Wrestling preview: Zoe Buteau's second senior project? A state title

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Oak Hill High School senior Zoe Buteau’s goal is to be the first girl to win a state championship in a Maine Principal’s Association sanctioned meet. (Daryn Slover/Sun Journal)

LISBON — Zoe Buteau selected an unusual endeavor for her senior project at Oak Hill High School — she organized a preseason high school wrestling meet.

Buteau has another senior project that would not only be unusual, but historic, if she completes it — winning a state wrestling championship.

If she can accomplish the feat, Buteau, who wrestles for the Lisbon/Oak Hill co-operative team, would become the first girl to win a state championship in a Maine Principal’s Association sanctioned meet. 

As a junior, she became just the fourth girl to win a regional title, earning the Class B South crown at 120 pounds.

Buteau was 21-7 overall and 13-0 after dropping down from 126 to 120 pounds going into the state meet. Winning the regional title garnered her a great deal of media attention, which she believes threw her off mentally and physically heading into the state meet. Seeded second, she lost in the first round, 6-5, to Brandon Weston of Foxcroft.

“I feel like it was just a lot of nerves,” she said. “I had three or four interviews during the week and all of the stress just came up. At states, I didn’t feel good. I was puking all day and stuff like that. I just wasn’t in good shape at all at states.”

Winning a state championship is still the ultimate goal for Buteau, an all-MVC field hockey player for Oak Hill this fall. But she hasn’t done anything different or made any plans to avoid those nerves this year. 

“I’m going one day at a time, working my way up (to states) as I would any other year,” Buteau said. “I had a lot of field hockey (during the summer and fall) and also regular work. I think I wrestled in one tournament.”

Buteau grew up around wrestling, tagging along with older brothers Levi and Danny, then stepping onto the mat herself by second grade. The family traveled around the country for USA Wrestling tournaments, which laid the groundwork for all three to have successful high school sports careers.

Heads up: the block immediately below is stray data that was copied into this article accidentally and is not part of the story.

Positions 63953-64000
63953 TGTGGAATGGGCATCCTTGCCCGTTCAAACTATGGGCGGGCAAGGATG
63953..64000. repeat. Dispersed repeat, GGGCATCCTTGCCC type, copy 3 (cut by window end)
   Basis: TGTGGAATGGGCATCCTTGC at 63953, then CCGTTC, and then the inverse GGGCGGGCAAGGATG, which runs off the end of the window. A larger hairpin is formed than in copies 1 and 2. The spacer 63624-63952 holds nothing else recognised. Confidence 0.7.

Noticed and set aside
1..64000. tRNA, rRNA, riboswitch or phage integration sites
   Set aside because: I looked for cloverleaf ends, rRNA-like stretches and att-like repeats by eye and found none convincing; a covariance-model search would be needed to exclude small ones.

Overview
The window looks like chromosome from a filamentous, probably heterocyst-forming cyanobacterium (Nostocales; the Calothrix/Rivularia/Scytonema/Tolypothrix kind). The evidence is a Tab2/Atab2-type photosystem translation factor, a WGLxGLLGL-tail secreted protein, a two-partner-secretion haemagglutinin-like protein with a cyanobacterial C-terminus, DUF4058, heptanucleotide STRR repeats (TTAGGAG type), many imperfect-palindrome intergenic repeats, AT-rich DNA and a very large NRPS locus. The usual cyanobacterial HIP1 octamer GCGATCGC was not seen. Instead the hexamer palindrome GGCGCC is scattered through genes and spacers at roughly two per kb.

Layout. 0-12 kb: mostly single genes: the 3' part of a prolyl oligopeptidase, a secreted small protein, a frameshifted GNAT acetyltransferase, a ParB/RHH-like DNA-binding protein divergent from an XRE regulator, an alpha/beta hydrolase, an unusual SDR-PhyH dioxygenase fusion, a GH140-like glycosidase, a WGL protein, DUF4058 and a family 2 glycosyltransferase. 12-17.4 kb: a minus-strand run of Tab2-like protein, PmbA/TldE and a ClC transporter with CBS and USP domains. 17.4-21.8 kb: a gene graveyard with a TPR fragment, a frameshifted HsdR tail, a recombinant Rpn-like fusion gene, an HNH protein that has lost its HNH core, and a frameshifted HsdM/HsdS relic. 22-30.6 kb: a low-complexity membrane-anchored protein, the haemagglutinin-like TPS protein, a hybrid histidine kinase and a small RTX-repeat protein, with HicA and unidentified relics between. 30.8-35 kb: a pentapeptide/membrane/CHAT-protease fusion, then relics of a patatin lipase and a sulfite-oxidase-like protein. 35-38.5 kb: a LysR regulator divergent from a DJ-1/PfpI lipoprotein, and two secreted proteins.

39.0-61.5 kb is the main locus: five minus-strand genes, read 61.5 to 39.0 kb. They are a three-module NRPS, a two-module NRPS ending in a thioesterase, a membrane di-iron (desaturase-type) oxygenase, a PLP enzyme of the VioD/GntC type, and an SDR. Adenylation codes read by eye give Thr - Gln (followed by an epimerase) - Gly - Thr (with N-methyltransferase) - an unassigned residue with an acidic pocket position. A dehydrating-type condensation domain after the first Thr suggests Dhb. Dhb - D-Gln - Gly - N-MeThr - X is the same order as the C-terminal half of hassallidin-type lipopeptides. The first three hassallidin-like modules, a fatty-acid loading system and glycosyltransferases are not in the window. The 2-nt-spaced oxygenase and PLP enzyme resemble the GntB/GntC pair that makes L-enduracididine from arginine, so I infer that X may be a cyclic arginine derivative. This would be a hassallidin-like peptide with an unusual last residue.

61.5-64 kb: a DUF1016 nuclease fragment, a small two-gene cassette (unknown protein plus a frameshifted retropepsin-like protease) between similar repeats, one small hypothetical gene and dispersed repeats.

Levi, the oldest, was an important part of Oak Hill’s state football titles, but was so beaten up enough by those title runs that he stopped wrestling.

Danny, now a sophomore wrestling for Husson University, won four state wrestling championships.

Zoe said Danny, who served as a referee for his sister’s senior project, still gives her pointers. Although Zoe admits she sometimes rolls her eyes at her brother’s critiques, as many siblings would, she finds the feedback invaluable. 

“Sometimes, it’s like, ‘You’ve got to change this,’ and I’m, ‘OK, Danny,'” she said. “But even when you’ve been doing something for a long time, you’re still going to learn something in the process.” 

Not many wrestlers can school Zoe Buteau on the finer points of the sport, Lisbon/Oak Hill co-coach Ted Albasini said.

“Her knowledge and skill (set her apart),” he said. “And she wants to win. If she gets to 120 (pounds) this year, she’s got a good shot.”

Knee and elbow problems set Buteau back early last season. She’s healthy to start this season, which could have a lot to do with how she ends the season.

“This year, we’re going to have a whole season with her,” Albasini said. “It’s all about conditioning and time on the mat. She didn’t have the time on the mat last year until about halfway through. It makes a big difference. It makes a difference with seeding and all of that kind of stuff because you’ve got to get the wins. She will get them.”

Buteau enters the season, which starts Friday, with 74 career victories. With good health, she should surpass 100 for her career.

Her track record, experience and knowledge of the sport are important not only to her success, but the team’s as it enters its second year as a co-op, Albasini said.

“She’s our captain. She leads the team,” he said. 

Buteau remembers being the only girl competing in meets when she first started.

“I was always ‘that one girl that wrestled’ until middle school, when there were a lot of other girls that came up,” she said. “It was awesome to see that. It’s hard when you’re wrestling guys and that’s all you’re wrestling.”

Buteau has won national titles in all-girls meets but hasn’t had the opportunity to compete in an all-girls state championship meet sanctioned by the MPA. That will change next February, when the MPA holds its first all-girls state wrestling championship.

Buteau, who is still considering her college options in hopes of studying in the medical field and continue wrestling at the club level, said the tournament is long overdue.

“I think it’s about time. They should have done it a long time ago,” she said. “I definitely think it’s going to help girls’ wrestling a lot more.”

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